The photo below was entered into our ongoing vintage tackle contest by Don Leurquin, and I’ll admit I thought it was a really interesting piece, and looked like no other lure submitted thus far. Don got the “lure” when he inherited his 90-year-old grandfather’s tackle box, and was curious as to whether this was a crankbait, jig, or just a decoration. If any post proves there’s no stumping resident expert Dr. Todd Larson of the The Whitefish Press and “Fishing For History” blog, it’s this one. It also proves that I actually have a horrible eye for vintage lures. Good thing I don’t buy a lot of it!


Dr. Todd says:

“I have actually been waiting a long time for a submission like this to come in. What you have is not technically a fishing lure; it is a watch fob that someone has made to look like a fishing lure. These articulated metal fish have been around for 100 years or more, and it seems from the very beginning anglers have thought they would make a good fishing lure. Unfortunately, they are too poorly made to withstand a fish of any size. We can tell by looking at this one that it is a newer model, likely dating to the past 15 years or so. It has nominal value. Note that sometimes unscrupulous sellers try to pass these off as vintage lures, but they are most definitely not made to catch fish. To see a 1914 advertisement for a nearly identical watch fob, click here.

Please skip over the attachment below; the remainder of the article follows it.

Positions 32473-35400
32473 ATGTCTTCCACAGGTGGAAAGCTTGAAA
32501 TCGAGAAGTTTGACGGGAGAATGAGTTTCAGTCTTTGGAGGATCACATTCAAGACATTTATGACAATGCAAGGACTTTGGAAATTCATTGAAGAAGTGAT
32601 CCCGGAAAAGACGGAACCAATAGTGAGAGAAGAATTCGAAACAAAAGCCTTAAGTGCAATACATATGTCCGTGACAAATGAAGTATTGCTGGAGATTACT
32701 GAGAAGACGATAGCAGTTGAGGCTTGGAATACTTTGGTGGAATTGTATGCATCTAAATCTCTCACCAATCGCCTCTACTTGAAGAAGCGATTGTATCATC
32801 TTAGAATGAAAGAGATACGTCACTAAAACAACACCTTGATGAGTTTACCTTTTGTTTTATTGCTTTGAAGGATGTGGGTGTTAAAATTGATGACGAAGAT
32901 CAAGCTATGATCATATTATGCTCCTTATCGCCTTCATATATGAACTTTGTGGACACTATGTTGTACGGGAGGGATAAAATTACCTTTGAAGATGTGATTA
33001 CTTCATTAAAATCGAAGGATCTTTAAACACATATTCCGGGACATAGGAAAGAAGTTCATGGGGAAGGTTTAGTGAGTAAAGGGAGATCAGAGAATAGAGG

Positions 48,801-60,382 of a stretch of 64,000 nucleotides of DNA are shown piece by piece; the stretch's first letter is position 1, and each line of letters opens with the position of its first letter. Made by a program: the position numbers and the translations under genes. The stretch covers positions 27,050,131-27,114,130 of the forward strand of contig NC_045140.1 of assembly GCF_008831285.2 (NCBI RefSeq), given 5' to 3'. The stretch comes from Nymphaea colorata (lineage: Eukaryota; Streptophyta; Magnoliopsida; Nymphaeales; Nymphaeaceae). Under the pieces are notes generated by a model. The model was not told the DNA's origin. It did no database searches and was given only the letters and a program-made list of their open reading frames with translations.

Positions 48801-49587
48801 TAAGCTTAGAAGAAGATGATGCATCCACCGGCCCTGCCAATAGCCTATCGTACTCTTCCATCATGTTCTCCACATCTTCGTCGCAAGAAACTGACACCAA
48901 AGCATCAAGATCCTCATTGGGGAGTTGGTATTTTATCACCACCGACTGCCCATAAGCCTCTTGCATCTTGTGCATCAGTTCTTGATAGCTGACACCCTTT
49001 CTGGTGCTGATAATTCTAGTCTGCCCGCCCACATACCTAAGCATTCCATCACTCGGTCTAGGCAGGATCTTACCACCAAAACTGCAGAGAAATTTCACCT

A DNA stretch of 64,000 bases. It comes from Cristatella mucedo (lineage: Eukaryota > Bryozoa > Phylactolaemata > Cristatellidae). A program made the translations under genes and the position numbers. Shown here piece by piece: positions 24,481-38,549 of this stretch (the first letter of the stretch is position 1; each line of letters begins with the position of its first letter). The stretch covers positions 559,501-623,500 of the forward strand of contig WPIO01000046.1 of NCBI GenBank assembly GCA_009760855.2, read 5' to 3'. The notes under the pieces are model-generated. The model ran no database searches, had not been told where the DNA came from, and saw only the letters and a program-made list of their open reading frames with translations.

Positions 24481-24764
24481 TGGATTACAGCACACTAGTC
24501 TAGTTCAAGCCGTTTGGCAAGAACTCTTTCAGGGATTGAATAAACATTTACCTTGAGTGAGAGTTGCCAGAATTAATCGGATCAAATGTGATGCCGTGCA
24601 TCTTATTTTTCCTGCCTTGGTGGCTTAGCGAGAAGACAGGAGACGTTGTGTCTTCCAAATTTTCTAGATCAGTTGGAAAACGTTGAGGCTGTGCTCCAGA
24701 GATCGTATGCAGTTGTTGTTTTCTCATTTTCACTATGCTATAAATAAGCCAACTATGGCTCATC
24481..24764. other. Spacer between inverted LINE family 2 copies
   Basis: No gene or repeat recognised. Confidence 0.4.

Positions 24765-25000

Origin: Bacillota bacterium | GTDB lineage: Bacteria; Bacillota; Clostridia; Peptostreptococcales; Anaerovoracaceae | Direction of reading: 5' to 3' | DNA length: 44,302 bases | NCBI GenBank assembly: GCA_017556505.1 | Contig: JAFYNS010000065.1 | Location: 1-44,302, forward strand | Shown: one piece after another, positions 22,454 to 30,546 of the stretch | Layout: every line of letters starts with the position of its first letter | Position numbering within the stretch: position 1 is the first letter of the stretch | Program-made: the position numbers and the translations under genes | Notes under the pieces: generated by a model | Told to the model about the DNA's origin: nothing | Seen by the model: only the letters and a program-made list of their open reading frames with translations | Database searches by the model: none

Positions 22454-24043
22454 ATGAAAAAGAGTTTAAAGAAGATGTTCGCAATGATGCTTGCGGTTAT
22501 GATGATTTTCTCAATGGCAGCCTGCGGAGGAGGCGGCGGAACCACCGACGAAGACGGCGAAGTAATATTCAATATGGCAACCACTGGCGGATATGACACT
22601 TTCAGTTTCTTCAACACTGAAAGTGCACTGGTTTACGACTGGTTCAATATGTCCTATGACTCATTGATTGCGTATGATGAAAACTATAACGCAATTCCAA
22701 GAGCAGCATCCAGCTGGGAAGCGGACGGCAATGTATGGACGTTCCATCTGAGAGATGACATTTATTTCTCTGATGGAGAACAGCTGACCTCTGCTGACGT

Well, Don, you technically don’t even have a vintage lure, but since your submission helped further everyones’ education of vintage tackle (and what NOT to look for) you still absolutely deserve the Rapala Classic Collector Fillet Knives that’s headed your way. Enjoy, and thanks for sending!

If you’ve already sent me photos of your vintage tackle, keep checking every Thursday to see if I chose it for an appraisal by Dr. Todd. If you haven’t and want to enter the contest, email photos of your old tackle to, along with your name, mailing address, and story of how you acquired the gear. If I use it in a Thursday post, you get a Rapala Classic Collector Fillet Knife (below, $70).